Two of the “Doppler on Wheels” facility radars (DOW6 and DOW7) have been upgraded to dual-polarization capabilities and operate at two closely spaced X-band frequencies. For particles with sizes that are large relative to the wavelength, resonance scattering effects may lead to differences in the backscattered radiation between these two frequencies. This study investigates the utility of dual-frequency, dual-polarization DOW radars for hail detection and sizing. T-matrix scattering calculations at the two X-band DOW7 frequencies reveal that dual-frequency differences in the radar reflectivity factors at horizontal polarization (Δλ Z H) and differential reflectivities (Δλ Z DR) exist for hailstones, whereas negligible differences exist for raindrops. These differences are enhanced for wet or melting hailstones. Further, these dual-frequency differences may be positive or negative, thereby defining four distinct quadrants in the Δλ Z H–Δλ Z DR parameter space that occur for narrow bands of hail sizes. DOW7 data from two hail-bearing storms are analyzed: one produced only small hail, and the other produced severe hail up to ~3.8 cm in diameter. The analysis reveals dual-frequency signals that are consistent with the scattering calculations for those sizes, including consistent changes in the signatures below the melting layer in the first storm as hailstones acquire more liquid meltwater and a shift in the Δλ Z H–Δλ Z DR parameter space over time as the second storm grew upscale and hail sizes decreased. Implications for further applications and suggestions about closely spaced dual-frequency observations at other wavelengths are discussed.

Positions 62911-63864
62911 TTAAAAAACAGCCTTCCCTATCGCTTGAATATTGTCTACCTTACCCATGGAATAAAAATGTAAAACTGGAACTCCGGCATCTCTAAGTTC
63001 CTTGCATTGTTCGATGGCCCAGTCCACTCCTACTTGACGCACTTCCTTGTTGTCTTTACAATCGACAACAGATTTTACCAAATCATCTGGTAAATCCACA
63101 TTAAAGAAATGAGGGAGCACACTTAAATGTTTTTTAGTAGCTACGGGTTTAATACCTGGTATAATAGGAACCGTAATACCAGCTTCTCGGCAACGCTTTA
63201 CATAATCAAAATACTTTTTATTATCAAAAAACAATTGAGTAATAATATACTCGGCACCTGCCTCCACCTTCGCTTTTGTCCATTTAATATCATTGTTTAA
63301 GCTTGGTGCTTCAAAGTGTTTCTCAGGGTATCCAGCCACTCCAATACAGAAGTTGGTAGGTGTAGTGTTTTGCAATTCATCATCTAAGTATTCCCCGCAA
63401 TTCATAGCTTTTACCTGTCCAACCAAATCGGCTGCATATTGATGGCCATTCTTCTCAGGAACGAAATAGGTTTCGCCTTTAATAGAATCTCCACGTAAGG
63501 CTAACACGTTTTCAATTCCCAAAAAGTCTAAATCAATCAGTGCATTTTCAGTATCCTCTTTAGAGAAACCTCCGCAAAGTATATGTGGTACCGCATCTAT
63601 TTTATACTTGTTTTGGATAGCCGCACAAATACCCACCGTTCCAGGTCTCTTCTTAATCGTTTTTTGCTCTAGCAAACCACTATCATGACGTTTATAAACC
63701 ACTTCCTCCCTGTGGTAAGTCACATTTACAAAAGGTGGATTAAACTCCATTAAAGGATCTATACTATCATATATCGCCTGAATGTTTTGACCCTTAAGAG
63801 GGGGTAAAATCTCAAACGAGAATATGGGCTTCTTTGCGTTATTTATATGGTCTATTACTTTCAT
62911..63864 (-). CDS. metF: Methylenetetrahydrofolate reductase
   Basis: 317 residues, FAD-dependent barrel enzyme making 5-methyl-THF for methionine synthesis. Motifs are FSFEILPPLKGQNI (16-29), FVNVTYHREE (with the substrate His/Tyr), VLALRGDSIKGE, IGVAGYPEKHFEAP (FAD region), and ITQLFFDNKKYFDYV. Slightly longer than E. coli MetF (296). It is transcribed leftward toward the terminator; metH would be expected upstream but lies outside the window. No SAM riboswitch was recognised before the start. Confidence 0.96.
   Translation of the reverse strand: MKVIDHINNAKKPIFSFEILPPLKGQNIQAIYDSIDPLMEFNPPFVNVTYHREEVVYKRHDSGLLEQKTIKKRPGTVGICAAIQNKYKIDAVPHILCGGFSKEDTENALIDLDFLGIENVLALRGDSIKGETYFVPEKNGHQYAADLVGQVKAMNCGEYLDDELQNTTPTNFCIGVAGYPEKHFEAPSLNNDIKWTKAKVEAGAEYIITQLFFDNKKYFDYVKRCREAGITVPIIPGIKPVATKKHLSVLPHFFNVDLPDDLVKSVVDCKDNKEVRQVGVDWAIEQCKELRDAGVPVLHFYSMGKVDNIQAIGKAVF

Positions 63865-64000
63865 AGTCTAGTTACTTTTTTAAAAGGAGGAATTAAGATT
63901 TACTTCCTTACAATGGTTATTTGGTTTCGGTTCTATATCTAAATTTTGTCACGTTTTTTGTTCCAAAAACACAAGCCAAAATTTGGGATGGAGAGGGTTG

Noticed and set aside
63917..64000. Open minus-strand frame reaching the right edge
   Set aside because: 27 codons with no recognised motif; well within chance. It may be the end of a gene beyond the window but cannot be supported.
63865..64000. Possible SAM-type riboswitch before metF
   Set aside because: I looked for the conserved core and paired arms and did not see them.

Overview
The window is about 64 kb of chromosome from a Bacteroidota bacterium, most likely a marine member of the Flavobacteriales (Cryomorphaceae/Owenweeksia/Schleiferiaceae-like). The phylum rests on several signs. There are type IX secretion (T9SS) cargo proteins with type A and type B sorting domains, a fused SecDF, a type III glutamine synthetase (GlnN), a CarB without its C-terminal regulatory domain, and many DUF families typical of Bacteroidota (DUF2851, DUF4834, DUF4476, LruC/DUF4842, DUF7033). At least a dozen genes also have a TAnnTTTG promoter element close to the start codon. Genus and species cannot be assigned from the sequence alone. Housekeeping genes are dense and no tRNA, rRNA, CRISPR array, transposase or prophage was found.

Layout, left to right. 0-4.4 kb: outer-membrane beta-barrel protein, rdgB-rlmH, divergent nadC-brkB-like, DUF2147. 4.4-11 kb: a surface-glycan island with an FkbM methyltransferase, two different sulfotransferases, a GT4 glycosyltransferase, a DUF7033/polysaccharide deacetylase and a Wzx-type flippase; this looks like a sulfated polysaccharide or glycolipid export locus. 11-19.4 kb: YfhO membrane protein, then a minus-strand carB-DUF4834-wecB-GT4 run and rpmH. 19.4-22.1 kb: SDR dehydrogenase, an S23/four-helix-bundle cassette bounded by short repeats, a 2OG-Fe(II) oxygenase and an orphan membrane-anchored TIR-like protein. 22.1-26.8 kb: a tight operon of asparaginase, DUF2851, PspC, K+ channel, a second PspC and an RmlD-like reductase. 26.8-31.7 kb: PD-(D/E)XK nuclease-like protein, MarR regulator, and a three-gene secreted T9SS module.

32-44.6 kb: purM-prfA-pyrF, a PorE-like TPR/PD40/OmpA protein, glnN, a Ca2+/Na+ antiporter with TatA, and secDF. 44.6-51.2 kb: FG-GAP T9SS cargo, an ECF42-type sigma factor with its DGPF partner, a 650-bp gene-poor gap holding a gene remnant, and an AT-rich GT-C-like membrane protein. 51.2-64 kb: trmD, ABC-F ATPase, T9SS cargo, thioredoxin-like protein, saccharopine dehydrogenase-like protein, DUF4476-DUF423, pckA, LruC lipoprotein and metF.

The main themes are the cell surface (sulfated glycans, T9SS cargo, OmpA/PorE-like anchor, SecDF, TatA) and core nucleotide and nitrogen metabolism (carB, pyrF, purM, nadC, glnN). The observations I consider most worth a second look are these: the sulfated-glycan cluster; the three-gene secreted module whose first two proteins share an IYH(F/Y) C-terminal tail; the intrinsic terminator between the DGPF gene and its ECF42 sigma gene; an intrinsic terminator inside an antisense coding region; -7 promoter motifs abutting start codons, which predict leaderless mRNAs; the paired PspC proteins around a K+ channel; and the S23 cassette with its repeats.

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Karen A. Kosiba, Joshua Wurman, Kevin Knupp, Kyle Pennington, and Paul Robinson